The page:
The paper argues that theories of psychological continuity destroy themselves from within due to insufficient and unreliable methodological assumptions, hence personal identity is left without a person and an identity. It is claimed that thought experiments, being a necessary methodological means for establishing the existence of persons, are both insufficient and unreliable. Two arguments are presented. First, thought experiments presuppose conceptual possibility of distinctness and separation of a person and a biological organism, but the direct application of such possibility is not reliable due to subjective description of the thought experiment and lack of independent arguments. Second, two different interpretations of the same thought experiment (the brain transplantation case) yield conceptually possible, albeit contrary and thus ontologically incompatible, conclusions.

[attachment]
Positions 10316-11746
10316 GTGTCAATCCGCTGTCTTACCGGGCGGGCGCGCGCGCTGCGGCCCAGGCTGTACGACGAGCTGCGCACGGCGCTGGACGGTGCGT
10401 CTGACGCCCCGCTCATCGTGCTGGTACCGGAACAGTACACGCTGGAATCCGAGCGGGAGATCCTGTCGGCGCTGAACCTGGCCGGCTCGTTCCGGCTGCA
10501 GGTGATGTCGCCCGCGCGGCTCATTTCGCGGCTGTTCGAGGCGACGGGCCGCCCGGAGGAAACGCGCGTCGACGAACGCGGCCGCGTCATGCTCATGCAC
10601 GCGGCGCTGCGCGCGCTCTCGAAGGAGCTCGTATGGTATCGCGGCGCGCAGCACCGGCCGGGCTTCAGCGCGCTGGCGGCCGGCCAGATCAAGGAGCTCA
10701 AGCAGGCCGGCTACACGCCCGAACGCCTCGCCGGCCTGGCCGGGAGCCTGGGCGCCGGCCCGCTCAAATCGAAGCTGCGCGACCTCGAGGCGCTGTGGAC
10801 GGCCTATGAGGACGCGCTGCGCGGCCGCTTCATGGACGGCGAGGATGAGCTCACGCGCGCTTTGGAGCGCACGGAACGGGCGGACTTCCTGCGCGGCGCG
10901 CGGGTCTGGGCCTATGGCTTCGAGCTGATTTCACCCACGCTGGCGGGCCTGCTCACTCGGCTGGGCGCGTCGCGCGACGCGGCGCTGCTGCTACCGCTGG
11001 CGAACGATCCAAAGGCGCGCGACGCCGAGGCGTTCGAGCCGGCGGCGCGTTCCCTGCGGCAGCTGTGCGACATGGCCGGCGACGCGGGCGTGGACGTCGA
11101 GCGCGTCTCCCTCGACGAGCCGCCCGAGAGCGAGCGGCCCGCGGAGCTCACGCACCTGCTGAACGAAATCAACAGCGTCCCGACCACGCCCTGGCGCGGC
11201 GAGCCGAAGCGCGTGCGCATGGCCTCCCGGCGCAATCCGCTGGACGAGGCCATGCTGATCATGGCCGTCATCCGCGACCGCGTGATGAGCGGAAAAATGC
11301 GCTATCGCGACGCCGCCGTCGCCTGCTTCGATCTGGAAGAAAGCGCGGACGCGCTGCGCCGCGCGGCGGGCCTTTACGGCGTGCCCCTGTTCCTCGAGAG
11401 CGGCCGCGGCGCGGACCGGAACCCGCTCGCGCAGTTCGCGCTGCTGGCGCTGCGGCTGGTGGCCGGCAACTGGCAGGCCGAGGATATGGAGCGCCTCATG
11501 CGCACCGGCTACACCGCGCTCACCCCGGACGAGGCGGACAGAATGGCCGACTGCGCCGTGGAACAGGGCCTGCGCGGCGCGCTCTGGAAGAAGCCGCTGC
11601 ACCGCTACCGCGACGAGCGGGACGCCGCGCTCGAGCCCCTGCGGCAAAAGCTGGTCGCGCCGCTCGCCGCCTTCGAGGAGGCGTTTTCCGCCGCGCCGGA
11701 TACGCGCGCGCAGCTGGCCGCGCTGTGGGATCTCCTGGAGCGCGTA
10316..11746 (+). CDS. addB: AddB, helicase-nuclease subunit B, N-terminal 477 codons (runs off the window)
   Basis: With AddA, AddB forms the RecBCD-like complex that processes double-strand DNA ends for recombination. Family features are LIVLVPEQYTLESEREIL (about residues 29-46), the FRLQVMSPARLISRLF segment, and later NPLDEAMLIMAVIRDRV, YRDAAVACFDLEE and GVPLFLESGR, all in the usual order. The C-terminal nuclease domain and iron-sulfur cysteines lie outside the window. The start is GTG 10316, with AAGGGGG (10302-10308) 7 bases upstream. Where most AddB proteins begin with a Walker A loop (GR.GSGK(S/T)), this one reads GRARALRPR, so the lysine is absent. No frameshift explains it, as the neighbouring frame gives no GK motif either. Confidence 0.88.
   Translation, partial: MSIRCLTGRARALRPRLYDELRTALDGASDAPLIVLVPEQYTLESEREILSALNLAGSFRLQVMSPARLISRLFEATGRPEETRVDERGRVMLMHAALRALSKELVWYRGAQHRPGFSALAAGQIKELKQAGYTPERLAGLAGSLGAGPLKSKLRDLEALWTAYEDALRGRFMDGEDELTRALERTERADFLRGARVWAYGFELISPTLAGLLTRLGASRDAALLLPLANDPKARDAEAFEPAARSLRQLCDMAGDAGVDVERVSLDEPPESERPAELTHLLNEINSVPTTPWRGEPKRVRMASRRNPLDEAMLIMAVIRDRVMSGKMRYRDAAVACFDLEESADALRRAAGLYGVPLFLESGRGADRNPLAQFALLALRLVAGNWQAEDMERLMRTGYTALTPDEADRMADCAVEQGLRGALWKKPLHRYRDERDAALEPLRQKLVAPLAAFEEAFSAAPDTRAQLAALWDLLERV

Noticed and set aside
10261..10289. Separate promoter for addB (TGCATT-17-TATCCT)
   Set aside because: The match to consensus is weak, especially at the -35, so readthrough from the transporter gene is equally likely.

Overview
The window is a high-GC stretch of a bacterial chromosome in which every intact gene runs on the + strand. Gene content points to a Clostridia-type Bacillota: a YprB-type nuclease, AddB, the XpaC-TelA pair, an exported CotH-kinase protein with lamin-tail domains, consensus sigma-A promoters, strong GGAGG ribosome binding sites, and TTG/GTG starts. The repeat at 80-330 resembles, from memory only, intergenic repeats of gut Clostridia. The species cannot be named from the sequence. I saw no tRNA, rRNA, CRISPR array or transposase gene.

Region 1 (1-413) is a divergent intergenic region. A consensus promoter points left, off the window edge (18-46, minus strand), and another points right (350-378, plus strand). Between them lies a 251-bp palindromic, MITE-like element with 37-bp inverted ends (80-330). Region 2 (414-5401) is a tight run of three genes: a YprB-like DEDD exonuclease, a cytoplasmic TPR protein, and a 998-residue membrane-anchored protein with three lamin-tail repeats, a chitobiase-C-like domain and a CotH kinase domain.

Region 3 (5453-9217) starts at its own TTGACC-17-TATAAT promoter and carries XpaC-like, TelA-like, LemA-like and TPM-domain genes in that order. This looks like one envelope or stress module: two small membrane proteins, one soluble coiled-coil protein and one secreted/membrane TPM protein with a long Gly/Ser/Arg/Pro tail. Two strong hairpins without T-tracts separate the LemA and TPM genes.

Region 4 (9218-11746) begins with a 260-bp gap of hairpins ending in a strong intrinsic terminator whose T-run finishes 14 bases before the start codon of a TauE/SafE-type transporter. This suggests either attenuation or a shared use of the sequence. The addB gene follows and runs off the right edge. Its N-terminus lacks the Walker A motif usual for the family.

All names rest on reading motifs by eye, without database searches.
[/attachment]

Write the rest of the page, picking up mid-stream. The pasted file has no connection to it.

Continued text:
This work is licensed under a Creative Commons Attribution 4.0 International License.
Please read the Copyright Notice in Journal Policy.